I have the Dansico LR series culture, which I understand is not as bright as the SR3, but is should show up light orange, right? Does it gradually change colors, or is it spotty and spreading? I am not using any adjuncts with the b. linens; no K71 yeast or anything like that. Is it necessary? Does it have an effect on the color, or just health of the bacteria? Should I invest in some yeast or PLA for later batches, or a different strain of bacteria?
I am constantly in awe of the very first people that consumed these things, despite how funky looking and smelling they had become.

Offline iratherfly

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Re: Mark's Reblochon - 060510
« Reply #23 on: June 17, 2010, 10:31:56 PM »
Yes Mark, Reblochon is not very heavy on the B.Linen so you don't need the crazy stinky bright orange. In fact, it is usually just washed with salt water or salted whey, so not even a bacterial wash (though I must admit I cheat and put some B.Linen/Geo/KL71 in my wash anyway, I just like the qualities of it; it will give me a far stronger cheese).  Reblochon is actually more white than orange but you still need it for flavor and aroma and a slight color.

I too use SR3 in my current batch of Reblochons (which are the same age as yours).  I do however use Geo 15 and KL71 as they work together to prepare the surface pH for the growth of B.Linen and to spread the rind faster and stronger. Yes, B.Linen and Geo can work without the yeast but they will grow slower and thinner so you may end up with a cheese that is too dry and not open to absorb their unique characters by the time it is covered with a good protective rind. Surface-ripened cheese relies on having aging from the outside-in so the better rind you create, the better your cheese will age.

There is another side effect to the Yeast to consider: When inoculated into the milk it apparently feeds on the sugars in the milk. As it becomes trapped in the paste with no proper oxygen supply it dies off and in that process it releases gas that contributes much to the aroma (and possible eye development).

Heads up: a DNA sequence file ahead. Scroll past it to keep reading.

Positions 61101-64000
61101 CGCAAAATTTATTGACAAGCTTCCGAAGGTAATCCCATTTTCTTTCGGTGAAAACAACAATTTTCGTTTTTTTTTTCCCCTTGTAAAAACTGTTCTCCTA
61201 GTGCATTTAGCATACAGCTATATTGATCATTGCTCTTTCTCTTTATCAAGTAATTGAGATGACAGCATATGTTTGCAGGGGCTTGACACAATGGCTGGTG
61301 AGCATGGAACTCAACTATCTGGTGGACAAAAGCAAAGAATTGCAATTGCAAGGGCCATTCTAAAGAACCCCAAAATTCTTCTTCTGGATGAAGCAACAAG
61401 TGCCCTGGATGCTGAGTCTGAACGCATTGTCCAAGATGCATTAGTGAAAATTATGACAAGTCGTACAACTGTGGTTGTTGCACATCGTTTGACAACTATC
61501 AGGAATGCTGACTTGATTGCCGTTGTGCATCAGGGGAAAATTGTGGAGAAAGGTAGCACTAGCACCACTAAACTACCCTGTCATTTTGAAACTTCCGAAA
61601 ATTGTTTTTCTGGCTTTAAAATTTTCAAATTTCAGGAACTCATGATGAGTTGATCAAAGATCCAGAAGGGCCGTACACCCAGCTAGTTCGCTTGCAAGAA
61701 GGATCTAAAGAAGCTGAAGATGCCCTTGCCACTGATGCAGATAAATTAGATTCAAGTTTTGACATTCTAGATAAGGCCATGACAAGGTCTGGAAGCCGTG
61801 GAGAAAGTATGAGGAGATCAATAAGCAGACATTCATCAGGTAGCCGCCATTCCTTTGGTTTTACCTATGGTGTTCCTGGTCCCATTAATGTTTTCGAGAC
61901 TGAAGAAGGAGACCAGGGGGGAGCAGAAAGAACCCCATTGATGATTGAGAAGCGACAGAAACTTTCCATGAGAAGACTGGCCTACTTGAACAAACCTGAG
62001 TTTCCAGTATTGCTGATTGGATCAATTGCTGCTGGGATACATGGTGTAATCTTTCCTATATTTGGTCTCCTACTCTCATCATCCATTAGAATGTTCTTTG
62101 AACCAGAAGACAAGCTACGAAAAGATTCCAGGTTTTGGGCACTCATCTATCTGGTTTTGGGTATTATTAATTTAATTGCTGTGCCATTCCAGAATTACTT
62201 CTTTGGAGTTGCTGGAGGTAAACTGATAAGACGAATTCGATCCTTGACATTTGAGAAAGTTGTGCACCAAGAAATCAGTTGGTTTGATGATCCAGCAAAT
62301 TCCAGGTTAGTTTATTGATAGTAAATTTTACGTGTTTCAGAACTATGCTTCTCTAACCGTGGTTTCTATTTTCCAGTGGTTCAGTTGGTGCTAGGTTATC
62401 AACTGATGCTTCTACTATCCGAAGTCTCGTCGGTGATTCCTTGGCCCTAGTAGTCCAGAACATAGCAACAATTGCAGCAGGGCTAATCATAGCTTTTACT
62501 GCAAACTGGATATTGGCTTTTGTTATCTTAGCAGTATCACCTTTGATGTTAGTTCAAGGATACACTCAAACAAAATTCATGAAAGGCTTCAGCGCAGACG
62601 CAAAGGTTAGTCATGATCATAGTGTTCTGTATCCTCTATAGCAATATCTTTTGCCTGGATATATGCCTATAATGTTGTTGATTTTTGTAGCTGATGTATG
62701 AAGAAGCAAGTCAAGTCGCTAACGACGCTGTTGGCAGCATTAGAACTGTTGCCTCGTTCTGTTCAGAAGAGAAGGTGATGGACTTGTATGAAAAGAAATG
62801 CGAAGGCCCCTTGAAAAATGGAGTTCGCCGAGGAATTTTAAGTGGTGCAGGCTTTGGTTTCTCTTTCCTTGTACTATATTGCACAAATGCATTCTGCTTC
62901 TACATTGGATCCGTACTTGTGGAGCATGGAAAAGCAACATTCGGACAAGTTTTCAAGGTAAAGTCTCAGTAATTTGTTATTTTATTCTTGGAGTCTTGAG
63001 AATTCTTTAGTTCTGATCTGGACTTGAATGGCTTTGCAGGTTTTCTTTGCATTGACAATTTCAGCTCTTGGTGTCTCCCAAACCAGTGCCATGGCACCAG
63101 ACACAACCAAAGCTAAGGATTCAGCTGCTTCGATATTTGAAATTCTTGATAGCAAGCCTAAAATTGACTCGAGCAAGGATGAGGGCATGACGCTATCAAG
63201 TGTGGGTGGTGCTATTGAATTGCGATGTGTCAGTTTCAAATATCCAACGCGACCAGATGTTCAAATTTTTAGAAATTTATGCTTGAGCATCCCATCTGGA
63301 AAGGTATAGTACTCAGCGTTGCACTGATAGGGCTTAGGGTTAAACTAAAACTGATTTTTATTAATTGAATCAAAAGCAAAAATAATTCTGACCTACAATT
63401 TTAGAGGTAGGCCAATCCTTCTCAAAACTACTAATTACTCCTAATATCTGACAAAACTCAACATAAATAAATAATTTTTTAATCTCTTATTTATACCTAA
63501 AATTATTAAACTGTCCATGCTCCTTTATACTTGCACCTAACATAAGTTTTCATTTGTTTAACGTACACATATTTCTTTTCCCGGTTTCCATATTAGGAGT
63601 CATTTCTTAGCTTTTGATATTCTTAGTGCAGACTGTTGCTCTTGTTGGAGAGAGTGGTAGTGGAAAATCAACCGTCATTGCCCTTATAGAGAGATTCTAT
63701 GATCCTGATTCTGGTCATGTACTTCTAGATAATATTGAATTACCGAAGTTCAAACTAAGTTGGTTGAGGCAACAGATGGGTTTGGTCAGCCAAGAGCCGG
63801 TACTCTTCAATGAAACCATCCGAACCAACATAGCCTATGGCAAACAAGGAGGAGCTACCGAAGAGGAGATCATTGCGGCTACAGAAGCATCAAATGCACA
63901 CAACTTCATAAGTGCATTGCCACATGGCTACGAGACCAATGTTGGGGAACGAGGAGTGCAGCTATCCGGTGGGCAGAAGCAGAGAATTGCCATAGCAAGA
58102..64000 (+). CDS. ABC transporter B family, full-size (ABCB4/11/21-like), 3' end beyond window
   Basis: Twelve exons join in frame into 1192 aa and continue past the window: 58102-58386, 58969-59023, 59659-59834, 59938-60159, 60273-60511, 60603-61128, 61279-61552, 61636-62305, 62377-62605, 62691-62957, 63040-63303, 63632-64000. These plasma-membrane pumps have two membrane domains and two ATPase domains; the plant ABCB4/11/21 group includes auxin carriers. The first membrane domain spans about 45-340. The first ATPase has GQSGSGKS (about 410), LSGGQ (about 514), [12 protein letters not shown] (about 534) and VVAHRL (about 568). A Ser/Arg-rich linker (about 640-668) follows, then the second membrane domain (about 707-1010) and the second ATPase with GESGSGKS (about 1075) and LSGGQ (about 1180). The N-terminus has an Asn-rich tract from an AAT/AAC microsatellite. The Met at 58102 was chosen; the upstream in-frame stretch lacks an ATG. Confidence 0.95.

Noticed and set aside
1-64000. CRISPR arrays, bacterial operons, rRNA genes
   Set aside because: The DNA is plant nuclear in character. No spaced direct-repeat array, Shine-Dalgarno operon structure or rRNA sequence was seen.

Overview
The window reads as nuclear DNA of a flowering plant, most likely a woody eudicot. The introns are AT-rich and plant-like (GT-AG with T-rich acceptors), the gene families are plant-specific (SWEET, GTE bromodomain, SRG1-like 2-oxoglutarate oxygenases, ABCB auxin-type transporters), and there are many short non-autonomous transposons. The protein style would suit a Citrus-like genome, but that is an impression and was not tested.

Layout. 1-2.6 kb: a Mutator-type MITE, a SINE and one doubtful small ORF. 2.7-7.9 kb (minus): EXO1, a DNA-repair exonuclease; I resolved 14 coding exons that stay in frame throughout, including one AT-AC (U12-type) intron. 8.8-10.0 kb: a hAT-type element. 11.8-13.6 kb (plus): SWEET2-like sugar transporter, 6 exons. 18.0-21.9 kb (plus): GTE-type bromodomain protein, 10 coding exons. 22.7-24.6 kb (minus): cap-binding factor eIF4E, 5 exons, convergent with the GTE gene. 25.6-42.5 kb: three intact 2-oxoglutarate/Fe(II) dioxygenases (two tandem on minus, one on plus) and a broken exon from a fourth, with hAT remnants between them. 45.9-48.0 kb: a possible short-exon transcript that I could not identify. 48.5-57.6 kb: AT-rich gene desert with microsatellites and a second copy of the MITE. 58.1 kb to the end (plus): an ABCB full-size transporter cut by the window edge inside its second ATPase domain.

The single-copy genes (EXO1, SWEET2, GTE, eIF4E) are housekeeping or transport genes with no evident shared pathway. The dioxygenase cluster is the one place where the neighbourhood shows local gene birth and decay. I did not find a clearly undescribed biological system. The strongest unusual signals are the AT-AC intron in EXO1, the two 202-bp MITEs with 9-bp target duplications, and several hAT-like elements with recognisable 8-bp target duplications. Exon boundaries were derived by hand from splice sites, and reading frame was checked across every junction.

Offline MarkShelton

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Re: Mark's Reblochon - 060510
« Reply #24 on: July 09, 2010, 03:05:14 PM »
35 days old.
I am constantly in awe of the very first people that consumed these things, despite how funky looking and smelling they had become.


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Offline DeejayDebi

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Re: Mark's Reblochon - 060510
« Reply #25 on: July 09, 2010, 03:47:41 PM »
I used SR3 as well. Man there is too much conincidence here lately! We must have all been hit with reblochon fairy dust!

Offline MarkShelton

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Re: Mark's Reblochon - 060510
« Reply #26 on: July 09, 2010, 04:21:25 PM »
hahaha! well, mine's done with LR, not SR3. Now that I can see the color, I'm not sure I want the darker SR3. I may get some and try it anyways though.

What will happen if you mix the LR with the SR3? Will it be spotty with each strain, or will they kind of blend together? Maybe one will take over and not let the other flourish... would be interesting to see.
I am constantly in awe of the very first people that consumed these things, despite how funky looking and smelling they had become.

Offline DeejayDebi

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Re: Mark's Reblochon - 060510
« Reply #27 on: July 09, 2010, 04:27:02 PM »
I imagine it would be like everything else and blend together with the strongest growth being most noticable. I find the SR3 sometimes looks very yellow when it blends with a very fluffy geo white mold. I had one cheese look like a bright yellow florecent marker once until the geo took over.

Offline iratherfly

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Re: Mark's Reblochon - 060510
« Reply #28 on: July 09, 2010, 05:47:07 PM »
This is turning into the Reblochon community college online.

Mark are you wrapping them with that cellophane? Is that part of your recipe? I think you are doing ok for your time frame. Is it soft yet?

Offline MarkShelton

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Re: Mark's Reblochon - 060510
« Reply #29 on: July 09, 2010, 06:01:56 PM »
Yes, I'm using the cellophane to wrap them. I don't have any proper wrapping paper for them, but in his guide, Steve "thecheesemaker" says to wrap cam's with plain cellophane and nothing else (no stretchwrap, specifically). Apparently the cellophane is gas permeable; it allows for oxygen to pass through it, where the clingwrap does not. Apparently he wrote the guide before he started selling the wrapping papers.

It was neither in the recipe, nor originally part of my plan for them, but when I got impatient and discouraged by the slow b. linens growth, I wrapped them just to prevent them from drying out while I stored them in the fridge. Now I wonder if I can "prematurely" wrap my current batch and age them similarly without the muss and fuss of maintaining a proper ripening box.
I am constantly in awe of the very first people that consumed these things, despite how funky looking and smelling they had become.